• Visualization
    • Benefits; Personalize/localize; Improvement; Contrast with alternatives
  • Action
    • What to do to solve the issues; Keep it simple and attainable; Specific to do’s

References

Barker R. & Associates (Eds.). (1978). Habitats, environments, and human behavior: Studies in ecological psychology and eco-behavioral science from the Midwest Psychological Field Station, 1947–1972. San Francisco: Jossey-Bass

Blasco-Arcas, L., Buil, I., Hernandez-Ortega, B. and Sese, F. (2013). Using clickers in class. The role of interactivity, active collaborative learning and engagement in learning performance. Computers and Education, 62, 102-110

Bronfenbrenner, U. (1979). The ecology of human development. Cambridge, MA: Harvard University Press

Bunce, D.M., Flens, E.A., and Neiles, K.Y. (2010). How long can students pay attention in class? A study of student attention decline using clickers. Journal of Chemical Education, 87(12), 1438-1443

Cherif, H., Movahedzadeh, F. Adams, G., and Dunning, J. (2013). Why do students fail? Students’ perspective. A collection of papers on self-study & institutional improvement (29th ed.). The Higher Learning Commission.

Freeman, S., Eddy, S., McDonough, M., Smith, M., Okoroafor, N., Jordt, H., Wenderoth, M. (June, 2014). Active learning increases student performance in science, engineering, and mathematics. Proceedings from the National Academy of Sciences, 111(23)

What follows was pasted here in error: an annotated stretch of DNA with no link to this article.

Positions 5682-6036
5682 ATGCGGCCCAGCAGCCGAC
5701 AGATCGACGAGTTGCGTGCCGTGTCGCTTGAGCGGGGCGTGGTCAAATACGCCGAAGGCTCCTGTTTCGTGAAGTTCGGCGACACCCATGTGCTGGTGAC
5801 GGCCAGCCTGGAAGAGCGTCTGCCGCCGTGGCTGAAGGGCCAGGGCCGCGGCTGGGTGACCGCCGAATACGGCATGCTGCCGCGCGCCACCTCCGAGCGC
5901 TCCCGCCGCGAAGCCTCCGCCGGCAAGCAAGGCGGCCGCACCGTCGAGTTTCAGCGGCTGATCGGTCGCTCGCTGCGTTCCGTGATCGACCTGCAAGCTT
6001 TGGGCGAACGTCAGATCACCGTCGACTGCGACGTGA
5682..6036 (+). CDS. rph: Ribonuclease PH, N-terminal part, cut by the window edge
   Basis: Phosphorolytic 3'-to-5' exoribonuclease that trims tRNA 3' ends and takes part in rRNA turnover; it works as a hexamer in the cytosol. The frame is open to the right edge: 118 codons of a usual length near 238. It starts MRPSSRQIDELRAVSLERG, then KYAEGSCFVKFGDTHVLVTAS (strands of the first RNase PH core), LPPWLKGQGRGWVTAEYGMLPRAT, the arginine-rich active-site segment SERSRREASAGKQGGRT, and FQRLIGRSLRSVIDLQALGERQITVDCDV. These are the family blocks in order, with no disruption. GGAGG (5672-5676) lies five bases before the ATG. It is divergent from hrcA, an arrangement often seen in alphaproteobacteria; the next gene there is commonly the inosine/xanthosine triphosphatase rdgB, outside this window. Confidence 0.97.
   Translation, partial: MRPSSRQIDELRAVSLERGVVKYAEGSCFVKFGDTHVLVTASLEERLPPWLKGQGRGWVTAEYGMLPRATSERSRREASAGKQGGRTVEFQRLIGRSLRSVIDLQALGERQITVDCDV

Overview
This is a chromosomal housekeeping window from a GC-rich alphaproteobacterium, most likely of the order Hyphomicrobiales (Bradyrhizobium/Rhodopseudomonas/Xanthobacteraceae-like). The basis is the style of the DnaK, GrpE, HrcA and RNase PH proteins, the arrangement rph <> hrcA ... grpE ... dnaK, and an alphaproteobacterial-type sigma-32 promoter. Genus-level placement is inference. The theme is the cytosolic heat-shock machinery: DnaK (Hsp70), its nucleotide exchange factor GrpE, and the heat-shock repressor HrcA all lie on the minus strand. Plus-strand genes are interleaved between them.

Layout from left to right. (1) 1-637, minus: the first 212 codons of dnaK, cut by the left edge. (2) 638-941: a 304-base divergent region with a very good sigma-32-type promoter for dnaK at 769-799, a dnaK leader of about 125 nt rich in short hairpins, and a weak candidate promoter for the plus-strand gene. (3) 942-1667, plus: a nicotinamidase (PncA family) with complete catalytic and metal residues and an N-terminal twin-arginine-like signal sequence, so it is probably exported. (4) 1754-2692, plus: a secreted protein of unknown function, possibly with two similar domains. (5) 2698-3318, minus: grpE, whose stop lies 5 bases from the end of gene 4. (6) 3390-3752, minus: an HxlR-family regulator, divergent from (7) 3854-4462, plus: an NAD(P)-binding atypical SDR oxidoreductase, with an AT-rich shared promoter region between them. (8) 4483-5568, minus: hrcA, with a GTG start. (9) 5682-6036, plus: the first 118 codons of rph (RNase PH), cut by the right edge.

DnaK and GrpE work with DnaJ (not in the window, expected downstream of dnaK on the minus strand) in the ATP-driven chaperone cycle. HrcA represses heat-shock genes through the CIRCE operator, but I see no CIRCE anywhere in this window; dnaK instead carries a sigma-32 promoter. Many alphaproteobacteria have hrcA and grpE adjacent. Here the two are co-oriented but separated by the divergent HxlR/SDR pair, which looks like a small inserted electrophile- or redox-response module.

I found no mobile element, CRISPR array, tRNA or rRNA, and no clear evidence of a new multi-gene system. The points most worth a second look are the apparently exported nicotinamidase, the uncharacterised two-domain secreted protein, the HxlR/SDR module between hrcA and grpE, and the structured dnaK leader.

Hake, R. (1998). Interactive-engagement vs. traditional methods: A six-thousand-student survey of mechanics test data for introductory physics courses. American Journal of Physics, 66(1), 64-74

Hoy, W., Tarter, J., and Hoy A. (2006). Academic optimism of schools: A force for student achievement. American Educational Research Association, 43(3), 425-446

Monroe, A.H.  (1943). Monroe’s principles of speech (military edition). Chicago, IL: Scott Foresman and Company

Tichelaar, J., van Kan, C., van Unen, R., Schneider, A., van Agtmael, M., de Vries, T., and Richir, M. (2014). The effect of different levels of realism of context learning on the prescribing competencies of medical students during the clinical clerkship in internal medicine: An exploratory study. European Journal of Clinical Pharmacology, 71, 237-242

Wankat, P. (2002). The effective efficient professor: Teaching, scholarship, and service. Allyn and Bacon: Boston, MA

Wood, W. and Neal, D. (2007). A new look at habits and the habit-goal interface. Psychological Review 114(4), 843-863

Last Published: Mar 12, 2021